Pike County Sheriff Charles Reader agreed Wednesday to a suspension with pay from his duties following his indictment last month on 16 criminal charges related to his office.

Ohio Auditor Keith Faber had already started the process to have the Ohio Supreme Court suspend the sheriff, a move that Reader had said that he would fight while entering the Pike County Courthouse for his criminal arraignment July 2.

Faber said that Reader's decision to agree to the suspension "enables the community to maintain confidence in the sheriff’s office while the legal process continues."

In paperwork that the state auditor filed with Pike County Common Pleas Court on Wednesday, Reader acknowledged that he has been hamstrung from running his office.

"I do recognize that the Ohio Auditor's Office's seven-month investigation of me and the Sheriff's Office has adversely affected the functioning of the Office and has caused debilitating stress for me," he wrote.

Reader, 45, was not arrested after the charges were filed and has been free on a recognizance bond since his arraignment. He was allowed to report to work but was essentially unable to do anything, with the judge on the case ordering that he surrender all keys and his key fob that gained him access to the courthouse.

The Ohio Attorney General's Office had previously canceled his access to the Ohio Law Enforcement Gateway, an online warehouse that allows law enforcement to share information with each other, and he had lost privileges to a database of crime information known as LEADS. He had been cut off from listening to radio transmissions and had been court ordered to not have any contact with anyone on the state's witness list, which includes seven of his currently 16 certified deputies.

"Under these circumstances, I can no longer discharge the functions and duties of the office of sheriff," Reader wrote in his response to the suspension demand by the auditor's office.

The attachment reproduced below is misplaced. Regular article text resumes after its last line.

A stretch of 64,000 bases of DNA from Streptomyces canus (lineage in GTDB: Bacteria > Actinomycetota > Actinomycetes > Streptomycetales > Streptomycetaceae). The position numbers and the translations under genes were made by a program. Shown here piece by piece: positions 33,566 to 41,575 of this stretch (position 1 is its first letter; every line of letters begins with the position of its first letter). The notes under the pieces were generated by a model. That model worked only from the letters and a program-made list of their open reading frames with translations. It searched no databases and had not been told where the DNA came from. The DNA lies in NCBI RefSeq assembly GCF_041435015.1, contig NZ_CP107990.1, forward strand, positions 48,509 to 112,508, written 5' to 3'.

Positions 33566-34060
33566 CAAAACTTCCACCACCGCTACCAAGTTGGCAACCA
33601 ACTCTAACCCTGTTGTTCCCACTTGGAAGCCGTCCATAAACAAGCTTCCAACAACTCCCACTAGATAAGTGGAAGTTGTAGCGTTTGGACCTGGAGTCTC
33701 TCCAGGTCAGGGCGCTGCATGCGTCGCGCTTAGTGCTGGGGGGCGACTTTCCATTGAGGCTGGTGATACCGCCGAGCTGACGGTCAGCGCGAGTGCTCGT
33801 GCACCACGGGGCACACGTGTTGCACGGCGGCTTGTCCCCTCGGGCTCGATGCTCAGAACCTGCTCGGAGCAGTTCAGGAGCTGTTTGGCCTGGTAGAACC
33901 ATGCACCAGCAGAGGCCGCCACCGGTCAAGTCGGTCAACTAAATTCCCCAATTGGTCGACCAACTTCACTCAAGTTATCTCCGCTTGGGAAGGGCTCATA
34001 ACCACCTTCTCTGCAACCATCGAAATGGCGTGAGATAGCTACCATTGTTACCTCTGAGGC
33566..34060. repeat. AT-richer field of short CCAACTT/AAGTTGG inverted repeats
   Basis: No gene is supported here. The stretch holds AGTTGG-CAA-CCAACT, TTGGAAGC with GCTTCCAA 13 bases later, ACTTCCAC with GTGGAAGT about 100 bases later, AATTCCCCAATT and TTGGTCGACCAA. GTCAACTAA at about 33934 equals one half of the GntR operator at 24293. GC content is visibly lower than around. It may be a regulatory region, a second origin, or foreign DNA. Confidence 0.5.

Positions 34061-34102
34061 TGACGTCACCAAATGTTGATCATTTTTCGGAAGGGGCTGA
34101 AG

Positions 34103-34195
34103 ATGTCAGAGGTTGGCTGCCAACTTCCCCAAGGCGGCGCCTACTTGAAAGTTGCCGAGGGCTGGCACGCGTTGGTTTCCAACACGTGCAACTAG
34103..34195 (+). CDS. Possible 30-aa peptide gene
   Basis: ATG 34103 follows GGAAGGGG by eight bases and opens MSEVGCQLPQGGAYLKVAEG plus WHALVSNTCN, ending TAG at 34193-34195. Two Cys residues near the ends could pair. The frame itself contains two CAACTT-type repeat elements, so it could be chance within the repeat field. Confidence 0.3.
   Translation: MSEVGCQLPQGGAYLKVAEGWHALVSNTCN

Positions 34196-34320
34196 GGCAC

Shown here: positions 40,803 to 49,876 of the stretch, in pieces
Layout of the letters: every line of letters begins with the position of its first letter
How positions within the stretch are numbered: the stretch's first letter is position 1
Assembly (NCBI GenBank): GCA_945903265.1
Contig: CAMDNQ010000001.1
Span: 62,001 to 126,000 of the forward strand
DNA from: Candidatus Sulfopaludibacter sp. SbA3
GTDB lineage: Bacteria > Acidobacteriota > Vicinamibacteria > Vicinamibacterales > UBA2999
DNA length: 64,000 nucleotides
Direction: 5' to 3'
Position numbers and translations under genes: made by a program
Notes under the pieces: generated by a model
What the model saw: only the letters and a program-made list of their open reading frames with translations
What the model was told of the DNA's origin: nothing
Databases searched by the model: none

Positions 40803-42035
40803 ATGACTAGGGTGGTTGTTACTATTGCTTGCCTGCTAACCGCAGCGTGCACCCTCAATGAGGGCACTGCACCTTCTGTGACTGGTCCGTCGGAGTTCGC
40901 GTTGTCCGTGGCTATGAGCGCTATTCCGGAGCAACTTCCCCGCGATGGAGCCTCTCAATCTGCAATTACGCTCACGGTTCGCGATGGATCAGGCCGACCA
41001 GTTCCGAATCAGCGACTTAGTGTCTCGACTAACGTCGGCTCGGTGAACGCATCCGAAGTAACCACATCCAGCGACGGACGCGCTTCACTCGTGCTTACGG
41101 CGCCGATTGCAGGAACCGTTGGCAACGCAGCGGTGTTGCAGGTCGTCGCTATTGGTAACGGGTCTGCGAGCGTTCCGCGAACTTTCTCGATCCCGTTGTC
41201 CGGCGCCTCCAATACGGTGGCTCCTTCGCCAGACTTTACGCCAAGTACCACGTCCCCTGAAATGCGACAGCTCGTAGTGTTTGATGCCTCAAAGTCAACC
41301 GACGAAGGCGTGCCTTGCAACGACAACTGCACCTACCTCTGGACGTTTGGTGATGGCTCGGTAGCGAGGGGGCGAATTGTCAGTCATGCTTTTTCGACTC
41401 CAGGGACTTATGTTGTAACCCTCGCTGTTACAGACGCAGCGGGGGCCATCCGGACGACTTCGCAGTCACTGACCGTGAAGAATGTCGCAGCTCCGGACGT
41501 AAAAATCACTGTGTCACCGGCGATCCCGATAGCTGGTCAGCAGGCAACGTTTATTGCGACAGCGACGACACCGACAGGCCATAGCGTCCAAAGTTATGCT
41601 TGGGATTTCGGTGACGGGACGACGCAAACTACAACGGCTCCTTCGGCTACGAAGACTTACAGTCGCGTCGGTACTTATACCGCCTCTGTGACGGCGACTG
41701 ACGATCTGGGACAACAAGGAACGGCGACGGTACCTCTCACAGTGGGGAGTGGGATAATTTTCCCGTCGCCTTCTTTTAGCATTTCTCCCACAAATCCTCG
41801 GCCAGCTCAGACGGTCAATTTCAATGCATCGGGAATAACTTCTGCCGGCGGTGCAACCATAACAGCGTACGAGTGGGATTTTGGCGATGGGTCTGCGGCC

The state has previously said the suspension would be with pay.

Reader, sheriff since 2015, has pleaded not guilty to the charges against him, which include seven counts of conflict of interest, four counts of theft in office, two counts of theft, and one count each of tampering with evidence, tampering with records and securing writings by deception.

Eight of the charges involve a Chevrolet Silverado truck and a Nissan Versa, though no other details of the accusations against Reader have been provided. The tampering with evidence, tampering with records and theft in office charges all relate to “evidence envelopes,” the indictment says. The conflict of interest charges stem from Reader either taking or asking for loans totaling $3,000 from one county vendor, as well as loans totaling $6,000 from his employees, including one from his former chief deputy.

Reader was propelled onto a national stage in April 2016 when eight members of the Rhoden family were shot to death overnight in his county. Ohio Attorney General Dave Yost has said that Reader “played no material role” in the Rhoden investigation and that his pending criminal case won't affect the ongoing prosecution of the four members of the Wagner family, who have been charged with aggravated murder.

State law says that Pike County commissioners can let the command staff at the sheriff's office remain in place — Chief Deputy Bob Barbee would be in charge — until the county Democratic Central Committee meets to name a replacement, or the commissioners can name a temporary replacement themselves to hold the position only until the central committee decides, something it must do between five and 45 days after the office became vacant.

Barbee said Wednesday afternoon that the residents of Pike County have nothing to worry about.

"We will function without a hiccup," Barbee said.